The Rate and Impact of Climate Change

by Peter Dixon

Recent information should jolt us out of our dream-time state that climate change is only a slow process and that its impact is probably not within our lifetime or even within our children or grandchildren’s lifetime. New evidence by credible scientific institutions reveal that periods of gradual change in earth’s past were punctuated by episodes of abrupt climate change.

The US National Academy of Sciences (NAS) Committee’s Abrupt Climate Change, Inevitable Surprises report said that human activities could trigger abrupt climate change.

It also stated, “Roughly half the north Atlan­tic warming since the last ice age was achieved in only a decade and it was accompanied by significant climatic changes across most of the globe.” Warming at the end of the Younger Dryas (a cooling period) occurred in one especially large step of about 8 degrees Celsius in about 10 years ac­cording to the NAS.

Furthermore “Greenhouse warm­ing and other human alterations of the earth system may increase the possi­bility of large, abrupt, and unwelcome regional or global climatic events,” NAS said.

NAS has called this reorientation in the thinking of scientists a veri­table “paradigm shift” and says “It has been well established by research over the last decade, but this new thinking is little known and scarcely appreciated in the wider community of natural and social scientists and policymakers.”

The United Nations Intergov­ernmental Panel on Climate Change (IPCC) report Summary for Policy Makers said a “Sustained rapid cli­mate change could shift the competi­tive balance among species and even lead to forest dieback, altering the ter­restrial uptake and release of carbon” and that “There is new and stronger evidence that most of the warming observed over the last 50 years is at­tributable to human activities.”

Scientists on the IPCC empha­sized in another report, Rapid Non-linear Climate Change, that “Seem­ingly small disturbances can create large and rapid responses when the climate system is near …threshold conditions.” They raised the issue of “dangerous anthropogenic [human in­fluence] interference with the climate system.”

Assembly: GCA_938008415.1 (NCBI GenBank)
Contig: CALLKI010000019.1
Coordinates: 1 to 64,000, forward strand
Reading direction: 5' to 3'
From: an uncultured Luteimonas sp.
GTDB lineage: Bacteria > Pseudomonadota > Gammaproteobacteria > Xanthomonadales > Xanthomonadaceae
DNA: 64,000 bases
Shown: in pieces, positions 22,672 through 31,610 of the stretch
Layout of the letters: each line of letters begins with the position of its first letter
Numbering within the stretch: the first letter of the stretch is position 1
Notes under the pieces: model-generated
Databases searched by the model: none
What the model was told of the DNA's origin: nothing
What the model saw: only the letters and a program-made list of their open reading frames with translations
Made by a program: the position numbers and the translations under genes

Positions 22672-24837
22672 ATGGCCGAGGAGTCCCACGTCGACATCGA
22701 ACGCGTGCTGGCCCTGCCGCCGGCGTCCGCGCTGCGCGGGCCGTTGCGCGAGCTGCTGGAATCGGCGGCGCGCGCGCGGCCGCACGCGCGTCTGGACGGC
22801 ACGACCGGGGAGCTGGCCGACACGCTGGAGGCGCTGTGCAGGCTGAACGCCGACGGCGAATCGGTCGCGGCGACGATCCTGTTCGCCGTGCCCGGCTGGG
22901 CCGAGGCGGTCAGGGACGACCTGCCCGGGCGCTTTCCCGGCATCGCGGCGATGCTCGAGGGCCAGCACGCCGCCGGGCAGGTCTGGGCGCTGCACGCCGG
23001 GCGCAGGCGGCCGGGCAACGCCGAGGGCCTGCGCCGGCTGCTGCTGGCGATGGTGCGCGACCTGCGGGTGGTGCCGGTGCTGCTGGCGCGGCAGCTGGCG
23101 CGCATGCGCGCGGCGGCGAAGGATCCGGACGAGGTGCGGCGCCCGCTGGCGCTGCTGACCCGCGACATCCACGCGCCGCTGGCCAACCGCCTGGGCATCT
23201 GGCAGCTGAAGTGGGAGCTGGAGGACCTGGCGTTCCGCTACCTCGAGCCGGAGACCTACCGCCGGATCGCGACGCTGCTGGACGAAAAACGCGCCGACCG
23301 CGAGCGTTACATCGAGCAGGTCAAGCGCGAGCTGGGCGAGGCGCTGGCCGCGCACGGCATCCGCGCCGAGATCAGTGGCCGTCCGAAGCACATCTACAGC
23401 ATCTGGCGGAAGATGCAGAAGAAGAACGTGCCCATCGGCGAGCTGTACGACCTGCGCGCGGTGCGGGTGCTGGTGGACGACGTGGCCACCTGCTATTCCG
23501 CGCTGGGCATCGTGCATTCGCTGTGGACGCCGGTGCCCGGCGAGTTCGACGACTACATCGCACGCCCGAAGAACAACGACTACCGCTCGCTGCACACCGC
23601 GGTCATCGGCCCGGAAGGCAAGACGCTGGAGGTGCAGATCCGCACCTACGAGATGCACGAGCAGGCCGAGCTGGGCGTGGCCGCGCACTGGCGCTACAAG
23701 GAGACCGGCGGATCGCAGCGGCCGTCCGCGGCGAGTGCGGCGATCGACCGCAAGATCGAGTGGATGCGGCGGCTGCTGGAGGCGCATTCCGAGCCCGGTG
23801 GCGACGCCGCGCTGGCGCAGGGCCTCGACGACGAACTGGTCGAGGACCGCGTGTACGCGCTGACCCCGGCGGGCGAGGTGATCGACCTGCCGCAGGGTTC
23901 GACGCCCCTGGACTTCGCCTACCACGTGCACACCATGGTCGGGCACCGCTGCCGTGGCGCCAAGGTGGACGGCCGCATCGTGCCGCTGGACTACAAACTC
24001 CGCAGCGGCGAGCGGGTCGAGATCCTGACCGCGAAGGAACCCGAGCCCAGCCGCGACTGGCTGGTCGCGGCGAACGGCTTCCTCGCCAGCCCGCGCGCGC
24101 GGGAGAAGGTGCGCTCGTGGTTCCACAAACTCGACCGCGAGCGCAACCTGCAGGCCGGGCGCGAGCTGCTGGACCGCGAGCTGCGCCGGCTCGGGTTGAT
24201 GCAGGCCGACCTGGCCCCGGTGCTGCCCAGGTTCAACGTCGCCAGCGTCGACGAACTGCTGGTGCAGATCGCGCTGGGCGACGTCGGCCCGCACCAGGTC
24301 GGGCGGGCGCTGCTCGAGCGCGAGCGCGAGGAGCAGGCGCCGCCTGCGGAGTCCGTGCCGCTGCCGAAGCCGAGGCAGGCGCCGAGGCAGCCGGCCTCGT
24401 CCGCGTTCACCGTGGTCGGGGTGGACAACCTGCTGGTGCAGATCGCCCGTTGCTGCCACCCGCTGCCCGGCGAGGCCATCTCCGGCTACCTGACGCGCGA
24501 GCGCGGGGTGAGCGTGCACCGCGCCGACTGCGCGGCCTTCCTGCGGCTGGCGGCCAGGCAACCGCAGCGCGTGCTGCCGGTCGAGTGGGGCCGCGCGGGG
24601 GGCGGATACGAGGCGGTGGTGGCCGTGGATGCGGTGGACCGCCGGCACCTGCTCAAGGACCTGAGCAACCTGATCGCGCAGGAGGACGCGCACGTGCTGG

The US National Science Founda­tion (NSF) led the Greenland Ice Sheet Project 2 (GPS 2) in 1993 – involving 25 universities – to tease-out past climate scenarios from old trapped air gas bubbles and dust captured in ice-cores reaching a depth of 3000 metres (almost 2 miles). By analyzing 110,000 years of the Earth’s climate history, the research revealed that swift change occurred many times in the past, from thousands of years to centuries to as little as a decade.

In recent times, the Helm and Il­lecillewaet Glaciers in British Colum­bia retreated 1,100 metres in the last 100 years and other glaciers are losing significant volumes. Also, the central Arctic sea-ice thinned by about 40 percent from 1993 to 1997.

Glaciers are highly responsive to rapid climate change and they are receding rapidly in many areas.

The GPS 2 and its nearby coun­terpart the European Greenland Ice Core Project compared data, con­cluding that the well-dated ice-core records shift the commonly held view that climate variability only operates on a slow time scale. According to the National Research Council this dis­covery is supported by palaeoclimatic records from marine sediment cores and tree rings that showed periodic episodes when the climate changed rapidly within a few years.

The US Atmospheric Palaeocli­matology Program of the National Geophysical Data Centre came to the same conclusion: rapid step-like shifts in climate variability over decades or less, as well as climate extremes that persist for decades, occurred repeat­edly in recent earth history.

It is clear that there were abrupt climate changes in the past and they will very likely be repeated in the future. It reinforces our concerns about the human influence on climate change due to greenhouse gas emis­sions. The National Research Council of NAS said, “Current trends along with forecasts for the next century indicate that the climate averages and variabilities likely will reach levels not seen in instrumen­tal records or in recent geological history.” The hazards are disruptions to ecosystems, economic systems, and certainly to the safety of humans living in vulnerable loca­tions.

Could greenhouse gas emissions by humans be the pressure point that flips the switch to abrupt climate change? Nature has many examples where the unusual ap­plication of force causes unexpected behaviour.

Is abrupt climate change a pos­sibility within the lifetimes of our children and our grandchildren, per­haps even our own? Policy makers in governments and industry should take note and act accordingly.


[From WS March/April 2004]

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